An evaluation of the shoulder relocation test.

Journal Article (Journal Article)

The purpose of this study was to evaluate the sensitivity, specificity, negative and positive predictive values, and accuracy of the shoulder relocation test in 100 patients who underwent shoulder surgery. Based on operative data and examination under anesthesia, the diagnoses were grouped into six categories: anterior instability (without cuff disease), posterior instability, rotator cuff disease (without associated anterior instability), acromioclavicular disorder, osteoarthrosis, and instability of the biceps tendon. The test was performed on the day of surgery by placing the arm in a position of 90 degrees of humerothoracic abduction and 90 degrees of external rotation (90 degrees/90 degrees). Patient responses of pain and apprehension (considered separately) were assessed in this position both with and without application of an anterior force to the proximal humerus. The relocation test assessed diminution of pain and apprehension after application of a posteriorly directed force to the proximal humerus relative to the position of 90 degrees/90 degrees alone and to the position of an anterior force being applied to the proximal humerus. Overall, 63 patients reported pain with 90 degrees/90 degrees; 74 reported pain when an anterior force to the proximal humerus was applied: the anterior instability group alone had 46 and 63 reports of pain, respectively; the rotator cuff group alone had 82 and 88 reports of pain, respectively. The only positive responses for apprehension were in the anterior instability group, of which 63% had apprehension with 90 degrees/90 degrees alone and 74 had apprehension when an anterior humeral force was applied.(ABSTRACT TRUNCATED AT 250 WORDS)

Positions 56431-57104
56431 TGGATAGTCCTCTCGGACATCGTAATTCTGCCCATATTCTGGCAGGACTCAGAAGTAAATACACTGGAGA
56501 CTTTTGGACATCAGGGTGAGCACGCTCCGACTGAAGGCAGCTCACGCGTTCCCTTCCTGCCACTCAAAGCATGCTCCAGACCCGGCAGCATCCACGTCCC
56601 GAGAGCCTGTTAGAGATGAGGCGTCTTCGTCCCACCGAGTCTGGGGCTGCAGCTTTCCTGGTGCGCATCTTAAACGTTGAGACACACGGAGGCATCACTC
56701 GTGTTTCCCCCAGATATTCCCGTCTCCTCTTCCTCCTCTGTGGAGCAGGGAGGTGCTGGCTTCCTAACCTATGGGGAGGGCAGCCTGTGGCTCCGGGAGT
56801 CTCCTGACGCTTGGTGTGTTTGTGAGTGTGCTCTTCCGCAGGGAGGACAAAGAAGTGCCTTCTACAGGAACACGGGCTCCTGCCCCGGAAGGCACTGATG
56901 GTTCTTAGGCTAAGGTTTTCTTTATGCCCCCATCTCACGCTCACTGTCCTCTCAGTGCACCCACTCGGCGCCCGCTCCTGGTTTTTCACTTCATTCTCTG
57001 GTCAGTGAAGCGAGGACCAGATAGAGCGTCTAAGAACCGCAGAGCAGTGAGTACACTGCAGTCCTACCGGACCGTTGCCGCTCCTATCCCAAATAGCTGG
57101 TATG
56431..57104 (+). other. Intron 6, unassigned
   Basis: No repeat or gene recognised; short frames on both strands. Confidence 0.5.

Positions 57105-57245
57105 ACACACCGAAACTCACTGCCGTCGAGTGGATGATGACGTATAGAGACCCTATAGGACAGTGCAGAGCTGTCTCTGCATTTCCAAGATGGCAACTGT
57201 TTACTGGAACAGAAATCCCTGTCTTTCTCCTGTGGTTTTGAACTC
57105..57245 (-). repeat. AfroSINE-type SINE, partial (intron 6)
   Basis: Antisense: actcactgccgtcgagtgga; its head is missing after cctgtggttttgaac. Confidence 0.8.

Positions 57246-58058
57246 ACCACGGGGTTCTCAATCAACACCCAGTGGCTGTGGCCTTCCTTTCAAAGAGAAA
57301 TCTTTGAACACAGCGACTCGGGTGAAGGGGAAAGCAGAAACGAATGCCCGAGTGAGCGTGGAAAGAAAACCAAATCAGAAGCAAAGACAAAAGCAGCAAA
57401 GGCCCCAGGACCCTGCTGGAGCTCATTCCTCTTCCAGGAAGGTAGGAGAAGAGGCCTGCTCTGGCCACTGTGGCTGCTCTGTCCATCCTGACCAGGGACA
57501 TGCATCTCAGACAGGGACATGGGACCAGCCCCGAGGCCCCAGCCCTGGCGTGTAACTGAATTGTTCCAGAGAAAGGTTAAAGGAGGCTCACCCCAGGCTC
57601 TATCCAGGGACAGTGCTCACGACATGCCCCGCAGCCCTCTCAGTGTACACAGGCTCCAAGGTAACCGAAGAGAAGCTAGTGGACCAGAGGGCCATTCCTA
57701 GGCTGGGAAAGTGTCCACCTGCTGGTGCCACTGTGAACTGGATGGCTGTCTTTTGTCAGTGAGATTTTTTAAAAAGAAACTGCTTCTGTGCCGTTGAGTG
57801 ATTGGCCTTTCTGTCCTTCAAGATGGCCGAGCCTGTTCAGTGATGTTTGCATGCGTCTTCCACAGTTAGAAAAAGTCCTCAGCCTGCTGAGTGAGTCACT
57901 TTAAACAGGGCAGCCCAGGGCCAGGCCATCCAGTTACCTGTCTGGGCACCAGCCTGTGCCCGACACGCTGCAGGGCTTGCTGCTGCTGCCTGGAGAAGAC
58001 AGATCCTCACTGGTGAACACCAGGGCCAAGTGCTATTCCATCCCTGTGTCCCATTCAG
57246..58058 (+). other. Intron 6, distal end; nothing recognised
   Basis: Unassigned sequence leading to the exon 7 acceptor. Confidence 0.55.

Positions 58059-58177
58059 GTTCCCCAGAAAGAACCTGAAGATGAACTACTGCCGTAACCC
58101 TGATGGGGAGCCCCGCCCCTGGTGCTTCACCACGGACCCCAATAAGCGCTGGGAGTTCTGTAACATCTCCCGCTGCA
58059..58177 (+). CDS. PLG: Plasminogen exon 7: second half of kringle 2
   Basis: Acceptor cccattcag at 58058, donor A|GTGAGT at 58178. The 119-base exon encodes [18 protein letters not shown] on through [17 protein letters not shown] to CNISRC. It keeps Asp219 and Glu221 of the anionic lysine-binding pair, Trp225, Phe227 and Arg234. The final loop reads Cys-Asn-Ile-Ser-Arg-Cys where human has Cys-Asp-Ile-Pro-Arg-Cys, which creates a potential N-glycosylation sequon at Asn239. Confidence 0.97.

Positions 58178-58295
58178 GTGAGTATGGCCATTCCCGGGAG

Full Text

Duke Authors

Cited Authors

  • Speer, KP; Hannafin, JA; Altchek, DW; Warren, RF

Published Date

  • 1994

Published In

Volume / Issue

  • 22 / 2

Start / End Page

  • 177 - 183

PubMed ID

  • 8198184

International Standard Serial Number (ISSN)

  • 0363-5465

Digital Object Identifier (DOI)

  • 10.1177/036354659402200205


  • eng

Conference Location

  • United States